Nadia Zemouri and Sam Bell attended the Portsmouth Social Action Conference and recorded their impressions of the events.
On the 16th Feburary 2017, Sam Bell and I attended a conference on Youth Social Action, held at Fratton Park football stadium in Portsmouth.
The day was overwhelming, discussing many different aspects of social action, from sharing good practice and forming relationships/networks to benefit young people from across the city. Unlike most conferences, the network of people involved were often unaware of each other’s existence and work. However, with slots in the programme designated purely for networking, organisations, both statutory and non-statutory, formed friendships that will, undoubtedly, lead to benefits for young people across Portsmouth and, arguably, the country.
The day started with several speeches, firstly Brian Bacher (Portsmouth Togethercoordinator), who introduced the key aims of the conference, highlighting the existing work that is being carried out and how to expand, continually improving upon work undertaken.
The conference aimed to bring together both young people from local schools/colleges and professionals in the youth work industry. This collaborative approach, with the aim of gathering a range of opinions from all ages and backgrounds, was incredibly useful in alleviating stereotypes and naivety and offered a whole new thinking aspect to many. He then introduced the six speakers who would form the panel for the Q&A discussion, alongside Steve Frampton MBE.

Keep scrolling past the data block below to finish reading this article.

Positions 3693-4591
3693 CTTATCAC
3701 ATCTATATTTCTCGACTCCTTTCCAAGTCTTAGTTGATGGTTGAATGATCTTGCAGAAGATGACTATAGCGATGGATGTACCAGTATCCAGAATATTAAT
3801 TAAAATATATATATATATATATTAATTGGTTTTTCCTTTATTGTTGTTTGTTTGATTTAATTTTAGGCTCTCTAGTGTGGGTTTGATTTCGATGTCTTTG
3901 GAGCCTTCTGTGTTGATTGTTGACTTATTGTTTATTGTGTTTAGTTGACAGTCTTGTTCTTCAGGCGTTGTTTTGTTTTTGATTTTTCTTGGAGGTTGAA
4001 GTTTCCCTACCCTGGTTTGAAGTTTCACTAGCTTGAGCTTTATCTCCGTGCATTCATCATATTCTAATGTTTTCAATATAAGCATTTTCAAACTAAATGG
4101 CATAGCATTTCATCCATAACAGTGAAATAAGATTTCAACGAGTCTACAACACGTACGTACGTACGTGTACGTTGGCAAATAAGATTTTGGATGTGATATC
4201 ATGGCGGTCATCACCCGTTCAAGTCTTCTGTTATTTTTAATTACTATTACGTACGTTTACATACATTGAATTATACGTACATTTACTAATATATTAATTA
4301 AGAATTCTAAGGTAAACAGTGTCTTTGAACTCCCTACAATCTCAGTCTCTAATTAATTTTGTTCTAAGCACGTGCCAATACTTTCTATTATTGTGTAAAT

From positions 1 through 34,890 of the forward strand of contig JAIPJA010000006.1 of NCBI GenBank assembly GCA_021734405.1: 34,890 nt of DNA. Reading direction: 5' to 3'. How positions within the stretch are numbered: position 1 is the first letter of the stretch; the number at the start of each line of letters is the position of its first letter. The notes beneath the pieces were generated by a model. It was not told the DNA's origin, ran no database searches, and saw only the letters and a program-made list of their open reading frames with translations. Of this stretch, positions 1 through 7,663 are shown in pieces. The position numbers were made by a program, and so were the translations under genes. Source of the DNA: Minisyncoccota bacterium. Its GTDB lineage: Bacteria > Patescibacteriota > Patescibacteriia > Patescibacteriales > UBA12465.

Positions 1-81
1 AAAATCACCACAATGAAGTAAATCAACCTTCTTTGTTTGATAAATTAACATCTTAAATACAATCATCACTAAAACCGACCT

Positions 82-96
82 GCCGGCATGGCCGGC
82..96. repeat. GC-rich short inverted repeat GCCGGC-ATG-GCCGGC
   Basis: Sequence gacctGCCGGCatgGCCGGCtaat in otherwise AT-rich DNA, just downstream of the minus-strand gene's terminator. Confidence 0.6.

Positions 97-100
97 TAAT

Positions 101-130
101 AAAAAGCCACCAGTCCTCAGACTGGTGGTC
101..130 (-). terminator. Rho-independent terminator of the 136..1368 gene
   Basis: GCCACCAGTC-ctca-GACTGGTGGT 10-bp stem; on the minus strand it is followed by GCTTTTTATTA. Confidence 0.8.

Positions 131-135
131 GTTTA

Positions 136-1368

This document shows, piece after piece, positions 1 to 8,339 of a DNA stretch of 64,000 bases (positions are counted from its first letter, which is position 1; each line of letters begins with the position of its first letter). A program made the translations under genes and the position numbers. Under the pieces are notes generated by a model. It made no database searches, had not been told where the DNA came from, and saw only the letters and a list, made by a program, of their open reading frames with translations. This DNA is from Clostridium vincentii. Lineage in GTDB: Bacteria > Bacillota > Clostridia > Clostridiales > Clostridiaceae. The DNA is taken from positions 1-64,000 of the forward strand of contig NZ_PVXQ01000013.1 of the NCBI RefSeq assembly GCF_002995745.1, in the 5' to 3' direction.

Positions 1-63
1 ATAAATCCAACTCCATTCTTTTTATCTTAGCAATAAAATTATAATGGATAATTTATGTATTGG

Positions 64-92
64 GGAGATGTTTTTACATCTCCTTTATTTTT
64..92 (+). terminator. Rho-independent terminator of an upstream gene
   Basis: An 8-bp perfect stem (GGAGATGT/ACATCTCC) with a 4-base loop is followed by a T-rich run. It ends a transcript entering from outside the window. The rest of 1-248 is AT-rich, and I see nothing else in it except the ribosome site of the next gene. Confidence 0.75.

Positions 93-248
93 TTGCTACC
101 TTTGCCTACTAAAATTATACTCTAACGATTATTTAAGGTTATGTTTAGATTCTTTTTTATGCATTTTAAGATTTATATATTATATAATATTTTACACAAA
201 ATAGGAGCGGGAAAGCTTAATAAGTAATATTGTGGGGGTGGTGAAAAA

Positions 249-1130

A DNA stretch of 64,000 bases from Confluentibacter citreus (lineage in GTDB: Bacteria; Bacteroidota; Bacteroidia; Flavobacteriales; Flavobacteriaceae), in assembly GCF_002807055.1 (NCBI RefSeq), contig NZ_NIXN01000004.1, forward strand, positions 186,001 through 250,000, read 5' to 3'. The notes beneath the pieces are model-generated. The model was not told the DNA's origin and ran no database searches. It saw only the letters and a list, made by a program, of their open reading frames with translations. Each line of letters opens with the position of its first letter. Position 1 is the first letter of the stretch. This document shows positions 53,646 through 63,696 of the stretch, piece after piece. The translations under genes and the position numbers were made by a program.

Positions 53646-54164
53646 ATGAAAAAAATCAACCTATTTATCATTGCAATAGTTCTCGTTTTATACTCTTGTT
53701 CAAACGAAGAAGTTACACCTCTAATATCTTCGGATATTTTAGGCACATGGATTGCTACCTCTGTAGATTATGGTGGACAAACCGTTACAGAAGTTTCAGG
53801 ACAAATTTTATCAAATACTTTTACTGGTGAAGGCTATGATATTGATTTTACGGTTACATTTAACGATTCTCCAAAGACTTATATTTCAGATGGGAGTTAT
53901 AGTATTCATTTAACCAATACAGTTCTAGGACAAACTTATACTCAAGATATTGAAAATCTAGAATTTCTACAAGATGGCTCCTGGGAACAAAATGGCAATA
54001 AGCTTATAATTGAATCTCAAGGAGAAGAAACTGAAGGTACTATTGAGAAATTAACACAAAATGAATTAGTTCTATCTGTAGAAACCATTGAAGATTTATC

After a brief interval the crowd were split off into the first of their selected workshops to have a focused, in-depth discussion around key issues. The four workshops available to attend were: Benefits and barriers to young people getting involved in youth social action, Creating more opportunities for young people involved in volunteering and social action, Enabling more young people to make a difference across health & social care and Giving young people a voice.
In the workshop I attended - Enabling more young people to make a difference across health & social care - some of the delegates, representing the local NHS trust, were particularly interested in how to engage young people in the evaluation of NHS services within the area. They were unsure about how to go about involving young people; fortunately, opportunities arose for them to utilise experience, to which we contributed our own experiences along with our counterparts in the group discussion. The delegates from the NHS had several avenues to utilise/include young people in their research, thus ensuring a more accurate evaluation/reflection.
After the first workshop, everyone enjoyed a buffet lunch. The delegates were encouraged to network over the lunch period. Afterwards, the groups switched around so that everyone was in a different workshop. Along with the aforementioned intervals designated for networking, some VIP guests attended. Two Conservative MPs (both representing Portsmouth constituencies) gave their personal time to attend, speak and acknowledge the work from volunteers, organisations and charities from across their city.
The overwhelming consensus of the event appeared to be positive, with the young people wanting to engage further in youth social action and the professionals in attendance left with real food for thought on how to improve their current operations.
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